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Longmont's Toastmasters International celebrates 15 years of public speaking


Photo by Ashley Weibel Members of Toastmasters International in Longmont meet weekly to develop their communication and leadership skills.

Toastmasters International, an organization formed in 1924 by Ralph C. Smedley to promote communication and leadership development, has now been working to improve members’ public speaking for 15 years in the Longmont community. The club marked its June 28 anniversary by inducting new officers for the upcoming term.

The organization’s name comes from the term “toastmaster” being used to describe a person who gives toasts at banquets. It began when Smedley, director of education at the YMCA, saw a need for the people in the community to “learn how to speak, conduct meetings, plan programs and work on committees,” according to the organization’s official history.

Today, the Longmont chapter of Toastmasters International boasts around 40 members, many of whom live in Niwot and Gunbarrel. Members, who meet every Tuesday from 12-1 p.m. at Seagate in Longmont, gather to present prepared speeches, speak spontaneously and lead activities.

“[The meetings] are highly structured,” Gail Longenecker, vice president of public relations for Toastmasters International in Longmont, said. “People take on different roles every [meeting] and they know ahead of time what they will be expected to do. Every week there is a toastmaster who gets to decide what the theme will be. Then, people sign up for a particular role.”

These roles include preparing a five to seven minute speech, answering impromptu questions and taking on other leadership positions relating to the week’s theme. In the past, the Longmont organization has featured themes such as “explain photobombing” and “explore how to avoid internet burnout.”

“Rarely do we have very serious topics,” Longenecker said. “We find that when our topics are light and our theme is fun, more people want to get up and speak.”

“We cater to those who aren’t very comfortable getting up [to speak] in front of people,” Longenecker continued. “We encourage, teach and mentor people to start speaking in small roles, and eventually they do more and more. It’s a self-paced training. You can do it as much and as quickly as you want, or as slowly as you need to.”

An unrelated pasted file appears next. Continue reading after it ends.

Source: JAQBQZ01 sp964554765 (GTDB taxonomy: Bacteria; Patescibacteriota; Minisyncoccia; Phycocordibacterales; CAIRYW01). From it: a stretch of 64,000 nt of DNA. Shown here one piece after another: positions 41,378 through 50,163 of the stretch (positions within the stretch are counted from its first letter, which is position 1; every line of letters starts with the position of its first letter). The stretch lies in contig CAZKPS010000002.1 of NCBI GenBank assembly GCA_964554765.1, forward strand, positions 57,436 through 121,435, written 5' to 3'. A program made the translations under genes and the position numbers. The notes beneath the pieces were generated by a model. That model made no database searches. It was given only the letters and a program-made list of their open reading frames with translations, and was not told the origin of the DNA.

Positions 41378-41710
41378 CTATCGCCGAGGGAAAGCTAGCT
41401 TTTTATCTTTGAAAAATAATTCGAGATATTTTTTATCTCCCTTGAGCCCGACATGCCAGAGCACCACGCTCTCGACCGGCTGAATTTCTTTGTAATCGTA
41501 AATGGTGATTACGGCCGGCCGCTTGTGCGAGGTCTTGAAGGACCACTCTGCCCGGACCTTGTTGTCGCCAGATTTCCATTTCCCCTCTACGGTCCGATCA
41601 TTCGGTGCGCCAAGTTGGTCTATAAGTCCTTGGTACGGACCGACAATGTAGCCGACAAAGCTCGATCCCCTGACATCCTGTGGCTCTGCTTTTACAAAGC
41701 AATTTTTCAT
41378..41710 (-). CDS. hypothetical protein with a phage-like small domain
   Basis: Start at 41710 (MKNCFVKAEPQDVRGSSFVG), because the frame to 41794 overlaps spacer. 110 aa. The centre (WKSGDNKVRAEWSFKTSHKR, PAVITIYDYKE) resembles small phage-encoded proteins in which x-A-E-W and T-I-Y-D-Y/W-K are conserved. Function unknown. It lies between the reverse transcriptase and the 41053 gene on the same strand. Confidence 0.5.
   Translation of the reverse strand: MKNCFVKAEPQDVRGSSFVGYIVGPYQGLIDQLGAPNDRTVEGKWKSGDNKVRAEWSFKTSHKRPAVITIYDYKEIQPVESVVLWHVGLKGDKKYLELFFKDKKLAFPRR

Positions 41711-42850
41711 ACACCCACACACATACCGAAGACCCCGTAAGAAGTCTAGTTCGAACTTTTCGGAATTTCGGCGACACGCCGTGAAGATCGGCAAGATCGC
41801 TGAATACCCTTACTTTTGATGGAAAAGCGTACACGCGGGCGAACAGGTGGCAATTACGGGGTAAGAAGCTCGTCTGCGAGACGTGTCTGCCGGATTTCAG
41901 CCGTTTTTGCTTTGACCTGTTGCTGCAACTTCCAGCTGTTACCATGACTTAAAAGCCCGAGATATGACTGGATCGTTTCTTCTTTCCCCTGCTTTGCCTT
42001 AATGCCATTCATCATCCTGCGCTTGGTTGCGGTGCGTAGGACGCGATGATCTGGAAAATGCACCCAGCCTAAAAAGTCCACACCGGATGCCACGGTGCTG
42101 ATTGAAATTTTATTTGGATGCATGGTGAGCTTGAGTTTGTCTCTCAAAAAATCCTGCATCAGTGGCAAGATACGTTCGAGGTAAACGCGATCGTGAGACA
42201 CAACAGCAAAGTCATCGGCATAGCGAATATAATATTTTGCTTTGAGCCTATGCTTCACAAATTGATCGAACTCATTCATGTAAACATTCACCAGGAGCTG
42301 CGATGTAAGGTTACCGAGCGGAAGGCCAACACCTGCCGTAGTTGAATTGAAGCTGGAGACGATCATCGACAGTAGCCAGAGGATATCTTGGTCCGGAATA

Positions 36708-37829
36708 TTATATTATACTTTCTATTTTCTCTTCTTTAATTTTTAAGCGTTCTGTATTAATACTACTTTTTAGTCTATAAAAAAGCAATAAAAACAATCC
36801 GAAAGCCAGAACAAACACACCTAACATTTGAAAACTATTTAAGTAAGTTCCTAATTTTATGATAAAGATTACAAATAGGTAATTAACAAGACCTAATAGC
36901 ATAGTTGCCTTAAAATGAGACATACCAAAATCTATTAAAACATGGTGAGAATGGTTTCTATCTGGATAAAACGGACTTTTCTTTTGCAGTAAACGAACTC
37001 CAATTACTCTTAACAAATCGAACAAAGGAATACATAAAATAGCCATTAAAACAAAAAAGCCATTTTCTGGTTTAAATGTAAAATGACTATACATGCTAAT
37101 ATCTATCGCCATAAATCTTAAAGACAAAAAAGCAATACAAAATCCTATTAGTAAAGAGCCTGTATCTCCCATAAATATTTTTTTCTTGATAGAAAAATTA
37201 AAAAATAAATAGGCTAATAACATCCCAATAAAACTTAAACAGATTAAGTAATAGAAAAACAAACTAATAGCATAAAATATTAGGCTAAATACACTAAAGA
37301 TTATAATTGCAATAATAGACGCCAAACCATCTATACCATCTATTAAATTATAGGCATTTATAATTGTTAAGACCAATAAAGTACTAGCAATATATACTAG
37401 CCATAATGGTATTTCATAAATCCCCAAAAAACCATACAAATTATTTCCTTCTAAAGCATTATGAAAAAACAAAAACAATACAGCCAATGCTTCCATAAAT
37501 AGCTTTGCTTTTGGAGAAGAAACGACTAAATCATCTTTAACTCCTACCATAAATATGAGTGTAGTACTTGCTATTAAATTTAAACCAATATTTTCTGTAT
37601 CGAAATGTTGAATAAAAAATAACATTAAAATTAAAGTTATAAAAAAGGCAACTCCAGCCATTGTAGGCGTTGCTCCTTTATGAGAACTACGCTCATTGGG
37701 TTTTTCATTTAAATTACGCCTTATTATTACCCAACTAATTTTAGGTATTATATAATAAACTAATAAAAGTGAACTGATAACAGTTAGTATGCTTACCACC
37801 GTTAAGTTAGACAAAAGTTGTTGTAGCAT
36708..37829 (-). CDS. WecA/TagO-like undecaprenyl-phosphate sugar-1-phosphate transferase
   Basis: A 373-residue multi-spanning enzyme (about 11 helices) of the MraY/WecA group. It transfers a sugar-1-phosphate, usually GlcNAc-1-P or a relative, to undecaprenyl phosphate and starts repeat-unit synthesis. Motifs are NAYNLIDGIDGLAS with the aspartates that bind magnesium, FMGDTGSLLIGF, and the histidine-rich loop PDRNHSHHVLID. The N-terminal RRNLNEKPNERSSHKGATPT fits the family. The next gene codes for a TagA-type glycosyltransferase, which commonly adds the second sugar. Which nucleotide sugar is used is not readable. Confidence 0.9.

Toastmasters International is known for the opportunity it presents to practice one’s speech-making skills, but Longenecker believes the ability to speak off the cuff is just as important.

“Oftentimes, especially in your work environment, you are given a question to speak intelligently about and you have to be able to bring your point across within one or two minutes,” Longenecker explained.

Leadership development is a second mission of the organization, as public speaking and leadership often go hand in hand.

“We use a leadership training curriculum in which members are given the chance to motivate other people, to create community and to truly become a leader," Longenecker said.

In addition to their weekly meetings, members have the opportunity to attend conventions and to compete in local, regional and national Toastmasters International competitions.

“Twice a year there are local speech competitions and, from those, you can go on to regional and national competitions,” Longenecker said. “We’ve had a few people at the regional level before. There are also regional and national leadership training [conventions] that are generally free or at least very inexpensive.”

Looking ahead, Longenecker would like to continue to see growth with the club’s membership.

“The more talent and the more members we have in the club, the more variety and the more new ideas that we’ll have. That makes everyone’s jobs easier and it makes [their] skill increase even better too.”

For those who wish to practice their public speaking and leadership skills in a supportive and collaborative environment, Longenecker would encourage them to try out Toastmasters International.

“My call to action would be to come out and join, or even just visit a meeting,” Longenecker said. “The first step is to just show up.”

For more information on Toastmasters International, visit toastmasters.org or call 303-819-2113.


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